• Wrap: Wrap in butcher paper or foil when the ribs hit 160°F internal temp. This steams the ribs to enhance tenderness.

  • Finish temp: Cook until probing tender and the bones wiggle easily, around 203°F internal temp.

  • Rest: Let rest for 15-30 minutes before slicing and serving.

Don’t be afraid to play with different wood smoke flavors, rubs, and sauces to customize your ideal beef rib recipe.

How to Grill Brined Beef Ribs

You can also grill brined beef ribs for a more intense charcoal-fired flavor. Use indirect heat and these tips:

  • Temp: Maintain grill temp of 250-275°F, higher for a pellet grill.

  • Time: Grill for 3-4 hours until tender, basting with sauce in the last 30 minutes.

  • Flip and rotate: Flip ribs every 30 minutes for even cooking. Rotate to avoid hot spots.

  • Wrap: Wrap in foil on a tray with beef broth or apple juice to steam if ribs start drying out.

  • Char: Unwrap and grill another 5-10 minutes to char the outside.

  • Rest: Let rest 10-15 minutes before cutting into individual ribs for serving.

Top Tips for Brined Beef Ribs

  • Chill the brine before adding ribs so it stays cold during brining.

  • Weigh down ribs with a plate to keep fully submerged.

  • Rinse off ribs then pat very dry after brining for best smoke penetration.

  • Apply a flavorful barbecue rub right before smoking.

  • Use wood chunks for milder smoke flavor that won’t overpower.

  • Spray with apple juice or broth if looking dried out during smoking.

  • Wrap at 160°F internal temp to power through the stall.

  • Cook to around 203°F for fall-off-the-bone texture.

  • Let ribs rest before slicing or the bones may slip right out.

Brined Beef Ribs Recipe

This recipe produces incredibly juicy, beefy, smoky ribs every time. The overnight brine guarantees perfect results.


  • 1 gallon water
  • 3⁄4 cup kosher salt
  • 1⁄2 cup brown sugar
  • 8 garlic cloves, smashed
  • 2 tablespoons black peppercorns
  • 3 bay leaves
  • 5 lbs beef plate ribs


  • 2 tablespoons kosher salt
  • 2 tablespoons pepper
  • 1 tablespoon garlic powder
  • 1 tablespoon paprika
  • 1 teaspoon onion powder
  • 1 teaspoon oregano


  1. Combine brine ingredients and stir until salt and sugar dissolve. Add ribs and refrigerate 12-24 hours.

  2. Remove ribs from brine, rinse, and pat very dry. Coat ribs all over with rub.

  3. Smoke at 225-250°F for 5-6 hours until tender, wrapping at 160°F in butcher paper.

  4. Rest for 15 minutes before slicing into individual ribs and serving.

Get Perfectly Juicy, Beefy Ribs Every Time

Taking the extra step to brine your beef ribs is guaranteed to reward you with the most flavorful, juicy ribs imaginable after smoking or grilling. While it does require some advance planning, the wait is well worth it. The simple salt and sugar brine solution helps season the meat while tenderizing and retaining moisture.

Brining Beef Ribs


Should beef ribs be brined?

We like to dry brine our beef ribs. Just as we would with any BBQ meat, dry brine beef ribs a few hours before cooking, preferably overnight or even longer. We use the standard amount of ½ teaspoon coarse Kosher salt per pound of meat or half that when using table salt (1/4 tsp per pound of meat).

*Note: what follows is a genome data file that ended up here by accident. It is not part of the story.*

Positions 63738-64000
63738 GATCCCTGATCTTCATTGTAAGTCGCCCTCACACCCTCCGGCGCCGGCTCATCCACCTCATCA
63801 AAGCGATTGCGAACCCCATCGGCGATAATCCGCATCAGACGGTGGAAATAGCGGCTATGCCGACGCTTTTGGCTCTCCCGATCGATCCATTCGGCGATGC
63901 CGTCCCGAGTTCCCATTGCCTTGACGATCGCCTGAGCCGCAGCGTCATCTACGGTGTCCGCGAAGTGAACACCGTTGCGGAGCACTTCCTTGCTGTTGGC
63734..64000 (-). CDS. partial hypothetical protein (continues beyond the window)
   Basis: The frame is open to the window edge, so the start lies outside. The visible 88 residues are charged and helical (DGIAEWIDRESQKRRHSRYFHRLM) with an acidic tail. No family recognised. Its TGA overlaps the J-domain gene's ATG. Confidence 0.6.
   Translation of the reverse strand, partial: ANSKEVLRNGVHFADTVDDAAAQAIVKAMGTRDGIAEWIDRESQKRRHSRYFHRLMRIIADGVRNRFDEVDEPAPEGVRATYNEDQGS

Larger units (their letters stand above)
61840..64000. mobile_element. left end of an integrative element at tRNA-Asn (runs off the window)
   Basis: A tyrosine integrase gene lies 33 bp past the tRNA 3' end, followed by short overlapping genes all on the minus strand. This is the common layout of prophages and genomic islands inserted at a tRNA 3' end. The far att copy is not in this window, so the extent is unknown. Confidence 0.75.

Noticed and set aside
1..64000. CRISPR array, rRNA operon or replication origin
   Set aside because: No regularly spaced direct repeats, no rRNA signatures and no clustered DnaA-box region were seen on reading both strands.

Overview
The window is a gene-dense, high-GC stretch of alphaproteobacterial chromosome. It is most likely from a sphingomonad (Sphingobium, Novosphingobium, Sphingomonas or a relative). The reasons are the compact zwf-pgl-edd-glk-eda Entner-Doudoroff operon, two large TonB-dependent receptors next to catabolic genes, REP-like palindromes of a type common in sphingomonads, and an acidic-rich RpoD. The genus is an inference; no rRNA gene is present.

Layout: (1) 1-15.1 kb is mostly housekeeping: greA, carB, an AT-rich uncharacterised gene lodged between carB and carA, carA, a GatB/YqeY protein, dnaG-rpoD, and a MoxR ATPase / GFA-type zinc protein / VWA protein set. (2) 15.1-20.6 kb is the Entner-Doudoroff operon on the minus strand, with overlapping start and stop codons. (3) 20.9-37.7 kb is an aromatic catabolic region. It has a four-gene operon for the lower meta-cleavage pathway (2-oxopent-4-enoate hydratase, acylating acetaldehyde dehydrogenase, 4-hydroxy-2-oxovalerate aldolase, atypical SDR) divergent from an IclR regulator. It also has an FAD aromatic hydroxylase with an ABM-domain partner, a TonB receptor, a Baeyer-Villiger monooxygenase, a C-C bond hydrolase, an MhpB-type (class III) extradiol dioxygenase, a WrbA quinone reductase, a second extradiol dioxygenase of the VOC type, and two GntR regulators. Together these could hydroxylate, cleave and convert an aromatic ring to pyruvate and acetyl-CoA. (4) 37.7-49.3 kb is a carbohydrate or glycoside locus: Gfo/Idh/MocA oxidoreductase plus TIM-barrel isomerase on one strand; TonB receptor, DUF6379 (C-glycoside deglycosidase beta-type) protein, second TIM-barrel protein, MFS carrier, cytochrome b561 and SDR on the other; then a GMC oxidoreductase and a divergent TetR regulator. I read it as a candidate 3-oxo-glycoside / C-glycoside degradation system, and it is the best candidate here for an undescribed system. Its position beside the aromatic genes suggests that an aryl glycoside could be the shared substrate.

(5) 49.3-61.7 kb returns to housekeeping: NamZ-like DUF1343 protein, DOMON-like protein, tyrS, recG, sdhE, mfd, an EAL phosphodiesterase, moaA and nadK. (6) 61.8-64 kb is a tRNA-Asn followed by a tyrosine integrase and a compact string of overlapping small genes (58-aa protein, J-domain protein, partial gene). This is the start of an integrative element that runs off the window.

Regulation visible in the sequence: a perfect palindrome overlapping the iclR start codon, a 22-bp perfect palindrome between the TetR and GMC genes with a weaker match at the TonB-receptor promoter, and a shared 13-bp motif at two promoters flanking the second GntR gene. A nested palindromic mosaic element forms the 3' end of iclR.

Should you soak ribs in brine?

Brining is the key to this process. Brining basically super-moisturizes the meat. The salt and sugar in the solution denatures the protein, allowing it to hold moisture during the cooking process. The pink salt is there to kill any nasty bacteria that may have snuck in to the party.

What is the best way to brine beef?

Directions. Stir warm water, coffee, kosher salt, onion soup mix, onion, garlic, and Worcestershire sauce in a 16-quart stock pot until salt and onion soup mix has dissolved. Lay roast in the brine and cover pot; refrigerate at least 8 hours. Turn roast over at least twice during brining.

How much salt to dry brine beef ribs?

Sprinkle 1/2 tsp kosher salt (or 1/4 tsp table salt) per pound of meat. Ribs, only on top, other meats both sides. Let set for 2-3 hours in fridge or cold room.

How do you make a smoked rib brine?

To create a smoked rib brine, combine 4 parts water with one part brown sugar. Add plenty of Kosher salt, black pepper, and any seasonings you want to infuse into the meat such as garlic powder, onion powder, or paprika. Soak the ribs (membranes removed) in the mixture overnight. Then pat dry before smoking as usual.

Can You Dry Brine ribs?

Congratulations! You’ve successfully dry brined your ribs, and now your taste buds are in for a treat. The process of dry brining has allowed your ribs to absorb the flavors and seasonings, resulting in tender and juicy meat with a crispy exterior.

How do you brine a roast?

In a 5-gallon container, combine the brining solution with the ice water or the ice water and apple cider. Add the roast. Cover and refrigerate for 24 to 48 hours. Remove the roast from the brine, rinse thoroughly with cold water and pat dry with paper towels. Season the roast with pepper.

How do you make a smoked rib steak kosher?

Add plenty of Kosher salt, black pepper, and any seasonings you want to infuse into the meat such as garlic powder, onion powder, or paprika. Soak the ribs (membranes removed) in the mixture overnight. Then pat dry before smoking as usual. A delicious smoked rib brine brings out the best in your rack of ribs.